The EU has started conversations on a capital markets union, raising questions about integration of services such as finance. This column argues that regulated services are especially important for the European economy. Europeans will eventually be faced with a choice between maintaining sovereignty and building a single market. Whereas the ‘old’ single market in goods and unregulated services was satisfactorily addressed through standards harmonisation, the new single market challenge is all about regulatory enforcement institutions.
Nicolas Véron, 08 October 2015
Luis AV Catão, Rui C. Mano, 29 September 2015
Sovereign governments re-entering capital markets after debt renegotiations pay an interest rate premium for past defaults. This column presents new evidence that suggests earlier studies have underestimated this premium. This is partly due to the narrow credit history indicators used in previous studies as well as the narrow data coverage. Correcting for these problems, a sizeable and persistent default premium emerges, and one which rises on the duration of the default. The new findings are consistent with the view that financial markets help discipline governments and rationalise why governments try hard not to default.
Jon Danielsson, Eva Micheler, Katja Neugebauer, Andreas Uthemann, Jean-Pierre Zigrand, 23 February 2015
The proposed EU capital markets union aims to revitalise Europe’s economy by creating efficient funding channels between providers of loanable funds and firms best placed to use them. This column argues that a successful union would deliver investment, innovation, and growth, but it depends on overcoming difficult regulatory challenges. A successful union would also change the nature of systemic risk in Europe.
Kuniyoshi Saito, Daisuke Tsuruta, 14 November 2014
In Japan, loans with 100% guarantees account for more than half of all loans covered by public credit guarantee schemes, but banks claim that they do not offer loans without sufficient screening and monitoring even if the loans are guaranteed. This column presents evidence of adverse selection and moral hazard in Japanese credit guarantee schemes. The problem is less severe for loans with 80% guarantees.
Mathias Hoffmann, Bent E. Sørensen, 09 November 2012
How do members of existing monetary unions share risk? Drawing on a decade of research, this column argues that fiscal transfers in fact make a limited contribution to economic coherence. In the context of Europe’s current crisis, the evidence suggests that unfinished capital market integration must be completed if we wish to see adequate and effective risk sharing.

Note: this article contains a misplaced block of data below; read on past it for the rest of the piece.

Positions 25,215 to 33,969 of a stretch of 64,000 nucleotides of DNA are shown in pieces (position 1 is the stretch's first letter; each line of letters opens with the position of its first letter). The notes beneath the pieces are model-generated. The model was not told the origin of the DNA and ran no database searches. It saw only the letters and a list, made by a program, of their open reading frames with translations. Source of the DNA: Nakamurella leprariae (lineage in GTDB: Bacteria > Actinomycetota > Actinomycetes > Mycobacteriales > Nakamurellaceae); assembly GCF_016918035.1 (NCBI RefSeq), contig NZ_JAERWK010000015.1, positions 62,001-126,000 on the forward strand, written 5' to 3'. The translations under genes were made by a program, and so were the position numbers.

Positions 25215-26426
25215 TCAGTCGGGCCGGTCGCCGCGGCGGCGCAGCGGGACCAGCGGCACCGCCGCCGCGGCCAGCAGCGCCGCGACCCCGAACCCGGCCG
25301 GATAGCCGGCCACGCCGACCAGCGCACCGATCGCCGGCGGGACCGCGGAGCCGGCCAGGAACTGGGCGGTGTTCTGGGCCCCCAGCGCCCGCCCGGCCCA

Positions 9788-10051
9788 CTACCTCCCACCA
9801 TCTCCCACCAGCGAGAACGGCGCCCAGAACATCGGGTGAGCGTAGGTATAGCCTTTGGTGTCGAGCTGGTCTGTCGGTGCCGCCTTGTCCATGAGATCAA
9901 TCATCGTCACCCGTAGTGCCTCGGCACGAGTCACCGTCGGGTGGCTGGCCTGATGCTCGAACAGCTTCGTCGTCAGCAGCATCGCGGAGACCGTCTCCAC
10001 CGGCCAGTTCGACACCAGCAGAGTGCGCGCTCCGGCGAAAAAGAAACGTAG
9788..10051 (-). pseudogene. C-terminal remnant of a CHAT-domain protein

Ralph De Haas, Neeltje van Horen, 13 February 2011
Cross-border bank lending fell dramatically during the global crisis, but lending to some countries declined far more severely than to others. Recreating the monthly lending flows of the 118 largest international banks, this column finds that banks with head offices farther away from their customers are less reliable funding sources during a crisis, suggesting that the nationality of foreign banks matters.
Biagio Bossone, 18 December 2010
How do banks and capital markets interact? This column brings together evidence to show that banks and capital markets, rather than simply being competitors, are in fact complements to each other – a finding that has implications for policy.
Fenghua Song, Anjan Thakor, 01 December 2010
Banks and capital markets are often viewed as competitors within the financial system, with some suggesting that each develops at the expense of the other. This column argues that banks and markets exhibit three forms of interaction. They compete, they complement each other, and they coevolve.
George Andrew Karolyi, René M Stulz, Craig Doidge, 23 September 2008
Foreign firms are increasingly delisting from US exchanges. Some blame the Sarbanes-Oxley Act for undermining US competitiveness. This column shows that there is little evidence that greater regulation hurt foreign listing in the US. The firms deregister after performing poorly.
Sebnem Kalemli-Ozcan, Bent E. Sørensen, 28 November 2007
Europe’s capital markets are far from integrated. Here is some very innovative research that combines financial integration measures with ‘social capital’. It turns out that the market fragmentation stems in a large part from a lack of trust and confidence in certain regions and nations – things that the EU cannot directly affect.